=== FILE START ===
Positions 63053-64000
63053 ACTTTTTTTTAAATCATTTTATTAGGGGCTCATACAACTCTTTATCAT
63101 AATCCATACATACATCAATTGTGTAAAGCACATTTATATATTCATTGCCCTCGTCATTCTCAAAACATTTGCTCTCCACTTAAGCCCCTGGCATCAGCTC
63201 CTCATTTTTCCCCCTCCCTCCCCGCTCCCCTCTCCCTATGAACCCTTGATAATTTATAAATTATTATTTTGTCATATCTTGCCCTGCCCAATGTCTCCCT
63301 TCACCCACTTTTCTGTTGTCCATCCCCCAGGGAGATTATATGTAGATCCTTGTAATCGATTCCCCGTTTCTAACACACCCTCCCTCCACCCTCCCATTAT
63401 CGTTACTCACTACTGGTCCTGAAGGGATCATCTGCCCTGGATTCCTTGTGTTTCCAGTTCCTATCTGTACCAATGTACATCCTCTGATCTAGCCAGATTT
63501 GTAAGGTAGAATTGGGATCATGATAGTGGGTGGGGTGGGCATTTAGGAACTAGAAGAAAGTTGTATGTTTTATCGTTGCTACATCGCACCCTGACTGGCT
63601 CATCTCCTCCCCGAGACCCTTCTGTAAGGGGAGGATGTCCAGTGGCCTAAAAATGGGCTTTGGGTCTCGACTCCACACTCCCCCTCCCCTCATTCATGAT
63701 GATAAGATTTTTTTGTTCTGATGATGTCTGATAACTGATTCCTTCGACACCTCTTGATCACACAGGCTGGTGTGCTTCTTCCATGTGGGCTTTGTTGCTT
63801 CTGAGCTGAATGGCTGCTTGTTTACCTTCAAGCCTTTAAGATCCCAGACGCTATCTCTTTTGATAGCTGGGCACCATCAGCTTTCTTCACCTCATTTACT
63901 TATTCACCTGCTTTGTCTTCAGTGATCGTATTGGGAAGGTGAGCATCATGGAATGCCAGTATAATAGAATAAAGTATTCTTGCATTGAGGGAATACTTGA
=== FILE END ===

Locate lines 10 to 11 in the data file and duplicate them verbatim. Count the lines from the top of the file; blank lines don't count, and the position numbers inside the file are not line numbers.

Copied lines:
63801 CTGAGCTGAATGGCTGCTTGTTTACCTTCAAGCCTTTAAGATCCCAGACGCTATCTCTTTTGATAGCTGGGCACCATCAGCTTTCTTCACCTCATTTACT
63901 TATTCACCTGCTTTGTCTTCAGTGATCGTATTGGGAAGGTGAGCATCATGGAATGCCAGTATAATAGAATAAAGTATTCTTGCATTGAGGGAATACTTGA